Worktops tend to be sold in three-metre lengths. The standard width is 600mm which is fine for most standard units, but islands and breakfast bars may require wider surfaces, which are available with two or more ‘good edges’. Thicknesses normally range between 27mm and 42mm.
Where should I buy my worktop?
Kitchen specialists: Along with your units, carcasses and appliances, you can also get your worktops designed and fitted. Not necessarily the cheapest route, but definitely one of the simplest.
Bespoke companies: Some only offer complete kitchens, whilst others allow you to choose which elements you want, so they make the units and you order your own worktops — great if you want to seek out individual worktops at lower prices.
DIY warehouses: You can now buy complete kitchens from DIY warehouses, and it is possible to buy standard lengths of worktop, too. When buying worktops individually, fitting may not be offered.
Timber merchants, stone quarries etc: It is possible to buy lengths of timber and cut stone for worktops from these sources, and you may well be able to get a good price doing it this way, but remember that you will need to find a fitter.
Match Your Worktops to Your Kitchen Style
Traditional Styles: For traditional kitchens with decorative wooden carved doors, terracotta flooring and range cookers, worktops in timbers such as oak, maple and beech all work well — but avoid more unusual timbers, such as stripy zebrano or wenge. Granite works well in these settings -— with greens and blacks being favourites. Composites containing quartz can also look good.
Contemporary Styles: This depends on how contemporary you want your kitchen to be. Fresh, modern kitchens suit a range of materials, including laminates, timber, granite and glass. For something really eye-catching, however, choose one of the more intense, rich timbers such as black walnut or wenge, or a striking striped zebrano — all sit really well with glossy units.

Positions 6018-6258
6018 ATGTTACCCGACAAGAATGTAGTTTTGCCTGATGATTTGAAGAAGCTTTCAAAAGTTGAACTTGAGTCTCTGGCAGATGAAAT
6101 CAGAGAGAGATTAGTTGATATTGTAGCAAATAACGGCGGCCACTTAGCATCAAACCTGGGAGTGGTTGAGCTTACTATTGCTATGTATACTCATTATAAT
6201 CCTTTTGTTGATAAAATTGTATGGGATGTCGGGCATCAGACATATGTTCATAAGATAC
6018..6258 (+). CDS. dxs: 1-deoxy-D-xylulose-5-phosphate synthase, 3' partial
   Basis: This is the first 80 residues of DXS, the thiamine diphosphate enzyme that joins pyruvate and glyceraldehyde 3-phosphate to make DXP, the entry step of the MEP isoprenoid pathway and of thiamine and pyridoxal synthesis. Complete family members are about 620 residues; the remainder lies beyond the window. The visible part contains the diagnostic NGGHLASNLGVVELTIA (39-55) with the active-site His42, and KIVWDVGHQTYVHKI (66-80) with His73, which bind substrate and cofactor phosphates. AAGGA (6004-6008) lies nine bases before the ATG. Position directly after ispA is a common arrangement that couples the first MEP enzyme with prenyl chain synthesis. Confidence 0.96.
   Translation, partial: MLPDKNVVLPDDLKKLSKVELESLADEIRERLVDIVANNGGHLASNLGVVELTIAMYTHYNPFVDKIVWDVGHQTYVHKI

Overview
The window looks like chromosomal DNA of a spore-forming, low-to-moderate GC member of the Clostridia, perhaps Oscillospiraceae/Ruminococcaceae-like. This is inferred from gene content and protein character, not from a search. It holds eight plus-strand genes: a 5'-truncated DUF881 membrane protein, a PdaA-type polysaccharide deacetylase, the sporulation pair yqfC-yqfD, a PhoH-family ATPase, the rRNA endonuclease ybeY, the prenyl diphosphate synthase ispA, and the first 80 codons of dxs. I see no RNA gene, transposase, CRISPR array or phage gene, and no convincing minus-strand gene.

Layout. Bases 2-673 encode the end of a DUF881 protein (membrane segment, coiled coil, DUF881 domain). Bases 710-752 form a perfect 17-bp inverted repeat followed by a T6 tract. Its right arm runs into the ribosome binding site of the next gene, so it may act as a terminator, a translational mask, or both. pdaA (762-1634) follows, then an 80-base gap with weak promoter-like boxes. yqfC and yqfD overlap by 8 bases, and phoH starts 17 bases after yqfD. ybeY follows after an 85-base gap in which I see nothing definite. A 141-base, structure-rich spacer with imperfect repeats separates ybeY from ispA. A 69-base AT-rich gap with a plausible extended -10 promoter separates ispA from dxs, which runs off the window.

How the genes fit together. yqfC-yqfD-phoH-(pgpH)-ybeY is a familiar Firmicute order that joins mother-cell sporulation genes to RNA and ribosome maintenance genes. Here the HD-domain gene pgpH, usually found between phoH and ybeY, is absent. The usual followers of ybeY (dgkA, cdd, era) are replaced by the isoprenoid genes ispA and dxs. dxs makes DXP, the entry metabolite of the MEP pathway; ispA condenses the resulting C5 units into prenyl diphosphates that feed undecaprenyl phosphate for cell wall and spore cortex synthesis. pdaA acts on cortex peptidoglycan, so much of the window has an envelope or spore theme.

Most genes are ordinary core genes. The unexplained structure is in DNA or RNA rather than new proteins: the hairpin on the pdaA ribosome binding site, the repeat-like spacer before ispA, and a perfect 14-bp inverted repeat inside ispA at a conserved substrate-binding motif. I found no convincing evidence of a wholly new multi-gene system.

Composites in stark, pure whites, blacks or punchy brights look great, too, as do slate, sandstone and chunky hunks of concrete work surface.
Classic Styles: Shaker-style kitchens and those with painted wood units, along with stone or wooden floors, suit timbers such as oak and beech, or wenge and iroko for a modern twist. Granite in muted tones, i.e. pale, creamy versions and greys, and stones such as slate, limestone and marble, also work well. Composites can work, but avoid anything sparkly or bright. Stainless steel sits well if combined with natural materials such as timber.
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2. Single bevel
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Sinks and Splashbacks
You need to decide how your sink will sit within the surface before you order your worktop.
Contemporary kitchens suit integral sinks, where the sink is moulded into and made from the same material as the worktop. Composites and stainless steel are particularly well matched to this setup.
Sinks can also be undermounted into the worktop — once again leaving no joins with the worktop or, as is most commonly the case, overmounted, leaving the rim of the sink sitting on the worktop itself.
The size and position of your sink are details you will need if having your worktop pre-cut.
Choose splashbacks at the same time as your work surfaces as they will need to complement one another, whether you decide to simply use tiles all over, to use a separate splashback behind your hob, or to have upstands (smaller than splashbacks at around 4-5 inches high, all around your worktops). Choosing upstands in the same material as your worktop gives a neat finish.
Splashbacks, however, offer a nice opportunity to inject a contrast into the scheme, for example coloured glass with all-white composite worktops, or stainless steel against dark timber.